>I want to thank Elana Joffe of Insight Media for posting Insight
>(IM's) revised policy (#1), which clearly states IM "cannot and does
>not grant anyone rights to digitize or to digitally distribute any work
>under the TEACH Act." When I first read Karen's post (#2) which
>incorrectly stated, "All titles purchased (via IM) may be streamed," I
>immediately contacted Elana, asking her to clarify to Karen (and
>(#3) and the Listserv) that although IM does re-sell DVDs/VHS from
>companies such as Chip Taylor Communications, which include Public
>Performance Rights, those DVDs/Video copies do not include a
>Digitization/Streaming license, which must be acquired separately. I
>also noticed two other producer/distributor companies, Annenberg Media
>and BioMedia, posted that exact information on the Listserv regarding
>IM not being able to extend digitization and/or streaming rights to
>Elana acted quickly and correctly and I applaud her for wanting to set
>the record straight.
>I then read Mark Kopp's post (#4), stating he did not fully understand
>Then he added, "does Insight Media intend to trump US Law?"
>As attorney Arnold Lutzker makes very clear many times in the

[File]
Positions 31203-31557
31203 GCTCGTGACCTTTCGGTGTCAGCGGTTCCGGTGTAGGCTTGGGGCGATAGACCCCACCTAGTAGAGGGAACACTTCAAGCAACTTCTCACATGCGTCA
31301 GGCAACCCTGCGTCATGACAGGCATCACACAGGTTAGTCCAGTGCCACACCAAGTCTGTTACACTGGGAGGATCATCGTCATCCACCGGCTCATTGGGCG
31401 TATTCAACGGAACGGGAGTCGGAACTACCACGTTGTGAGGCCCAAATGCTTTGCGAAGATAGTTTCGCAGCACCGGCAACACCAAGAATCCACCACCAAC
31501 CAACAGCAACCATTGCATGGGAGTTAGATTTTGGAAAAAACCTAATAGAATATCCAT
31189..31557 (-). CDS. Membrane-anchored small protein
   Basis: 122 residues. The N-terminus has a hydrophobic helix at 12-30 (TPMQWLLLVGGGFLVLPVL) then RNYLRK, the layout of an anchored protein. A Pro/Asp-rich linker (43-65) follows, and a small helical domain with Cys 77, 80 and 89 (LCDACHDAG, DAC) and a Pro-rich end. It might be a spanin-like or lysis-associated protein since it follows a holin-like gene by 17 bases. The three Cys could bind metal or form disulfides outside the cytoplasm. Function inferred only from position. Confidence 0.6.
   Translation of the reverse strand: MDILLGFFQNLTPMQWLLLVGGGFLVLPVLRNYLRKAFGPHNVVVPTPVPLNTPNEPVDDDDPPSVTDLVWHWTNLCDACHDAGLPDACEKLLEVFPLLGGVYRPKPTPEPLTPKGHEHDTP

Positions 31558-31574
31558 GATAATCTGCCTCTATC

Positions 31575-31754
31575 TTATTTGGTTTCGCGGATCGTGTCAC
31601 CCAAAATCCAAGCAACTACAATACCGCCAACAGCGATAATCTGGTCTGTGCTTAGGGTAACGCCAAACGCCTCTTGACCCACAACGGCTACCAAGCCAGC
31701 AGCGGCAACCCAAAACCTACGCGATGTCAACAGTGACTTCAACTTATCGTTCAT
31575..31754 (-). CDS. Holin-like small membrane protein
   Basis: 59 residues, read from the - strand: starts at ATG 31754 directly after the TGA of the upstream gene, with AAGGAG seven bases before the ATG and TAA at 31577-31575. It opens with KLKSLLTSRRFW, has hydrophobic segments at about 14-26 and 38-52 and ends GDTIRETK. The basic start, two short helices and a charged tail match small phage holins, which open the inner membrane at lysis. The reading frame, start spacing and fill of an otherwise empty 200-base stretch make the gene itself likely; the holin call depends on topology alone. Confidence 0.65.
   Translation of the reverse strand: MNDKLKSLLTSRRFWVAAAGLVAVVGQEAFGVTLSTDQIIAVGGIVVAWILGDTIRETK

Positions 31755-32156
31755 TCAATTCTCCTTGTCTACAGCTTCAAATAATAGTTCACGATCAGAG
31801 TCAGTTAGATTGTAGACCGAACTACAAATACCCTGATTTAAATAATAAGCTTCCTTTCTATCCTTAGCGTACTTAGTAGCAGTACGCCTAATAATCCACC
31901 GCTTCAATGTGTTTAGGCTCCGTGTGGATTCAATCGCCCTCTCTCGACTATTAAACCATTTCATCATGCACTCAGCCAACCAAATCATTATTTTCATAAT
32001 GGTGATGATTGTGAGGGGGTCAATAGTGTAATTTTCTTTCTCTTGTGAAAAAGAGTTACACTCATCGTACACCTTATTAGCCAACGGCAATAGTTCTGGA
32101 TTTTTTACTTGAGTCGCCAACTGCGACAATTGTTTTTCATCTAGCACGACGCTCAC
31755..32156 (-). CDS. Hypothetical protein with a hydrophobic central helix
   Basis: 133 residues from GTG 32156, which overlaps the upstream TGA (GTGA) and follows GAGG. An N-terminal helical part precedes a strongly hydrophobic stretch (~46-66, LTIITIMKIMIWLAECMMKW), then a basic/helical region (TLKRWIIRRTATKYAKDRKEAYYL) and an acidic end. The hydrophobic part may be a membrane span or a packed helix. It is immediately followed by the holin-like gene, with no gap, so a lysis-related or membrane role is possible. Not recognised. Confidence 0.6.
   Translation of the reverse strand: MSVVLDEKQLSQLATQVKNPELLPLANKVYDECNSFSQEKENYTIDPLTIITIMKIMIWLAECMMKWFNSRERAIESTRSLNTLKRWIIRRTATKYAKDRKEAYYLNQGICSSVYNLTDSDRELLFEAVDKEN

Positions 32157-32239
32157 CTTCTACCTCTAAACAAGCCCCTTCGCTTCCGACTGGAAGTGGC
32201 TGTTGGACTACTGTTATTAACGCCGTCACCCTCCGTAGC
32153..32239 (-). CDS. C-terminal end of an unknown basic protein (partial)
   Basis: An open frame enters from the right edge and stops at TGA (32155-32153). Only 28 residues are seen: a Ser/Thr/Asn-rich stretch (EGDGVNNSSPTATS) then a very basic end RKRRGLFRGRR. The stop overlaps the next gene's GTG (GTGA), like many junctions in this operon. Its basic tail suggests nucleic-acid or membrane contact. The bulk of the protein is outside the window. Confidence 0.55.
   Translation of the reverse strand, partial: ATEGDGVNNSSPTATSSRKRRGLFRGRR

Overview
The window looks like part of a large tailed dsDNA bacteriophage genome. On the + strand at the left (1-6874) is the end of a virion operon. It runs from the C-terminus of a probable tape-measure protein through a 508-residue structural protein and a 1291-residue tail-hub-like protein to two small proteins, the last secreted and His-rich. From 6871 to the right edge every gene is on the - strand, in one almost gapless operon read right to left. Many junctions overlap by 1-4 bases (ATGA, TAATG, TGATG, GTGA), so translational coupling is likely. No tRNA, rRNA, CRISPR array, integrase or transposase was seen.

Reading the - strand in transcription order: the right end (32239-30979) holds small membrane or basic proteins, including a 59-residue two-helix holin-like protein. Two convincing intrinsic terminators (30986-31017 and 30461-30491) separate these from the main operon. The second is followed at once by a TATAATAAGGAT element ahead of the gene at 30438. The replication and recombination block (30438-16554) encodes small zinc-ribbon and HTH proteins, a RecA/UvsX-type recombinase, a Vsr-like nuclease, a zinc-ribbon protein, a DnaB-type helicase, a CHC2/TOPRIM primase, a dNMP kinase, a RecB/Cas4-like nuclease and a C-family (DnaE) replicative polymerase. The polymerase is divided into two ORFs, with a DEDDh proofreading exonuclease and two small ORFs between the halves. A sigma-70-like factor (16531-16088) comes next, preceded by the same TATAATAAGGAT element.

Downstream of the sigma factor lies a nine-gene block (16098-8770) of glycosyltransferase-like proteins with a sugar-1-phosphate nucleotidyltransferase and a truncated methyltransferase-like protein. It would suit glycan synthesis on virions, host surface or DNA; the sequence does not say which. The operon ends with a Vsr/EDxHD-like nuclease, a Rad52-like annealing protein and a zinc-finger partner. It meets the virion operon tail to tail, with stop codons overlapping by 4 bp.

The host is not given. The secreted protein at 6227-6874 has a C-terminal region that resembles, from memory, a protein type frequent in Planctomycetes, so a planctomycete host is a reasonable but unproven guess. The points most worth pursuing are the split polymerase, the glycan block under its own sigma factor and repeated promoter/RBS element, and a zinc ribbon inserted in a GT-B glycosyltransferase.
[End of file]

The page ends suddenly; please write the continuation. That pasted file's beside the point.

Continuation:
>"Copyright Compliance Series,"
>(Website Link: http://www.chiptaylor.com/ttlmnp4526-.cfm) - Licensing
>and Contract law does trump Copyright Law.
>I did not see Mark's email in the post, but the last time I met him he
>worked at IU #8; so I will use IU #8 as an example. IU #8 owns 16
>programs on VHS it acquired with Public Performance Rights from CTC. If
>IU #8 wants to digitize and/or stream any of those VHS programs, it has
>to obtain a digitization and/or streaming license from CTC or else it
>would be violating the license it now has with CTC. If IU #8 purchased
>DVDs or VHS from IM, it would receive only a Public Performance
>License; again, if it wanted a digitization and/or streaming license,
>that would have to be obtained from CTC.
>When Mark further states to Elana in his post, "IF said institution
>meets all said requirements of the TEACH Act, they are allowed BY LAW,
>to provide said video materials." This is a most troubling statement.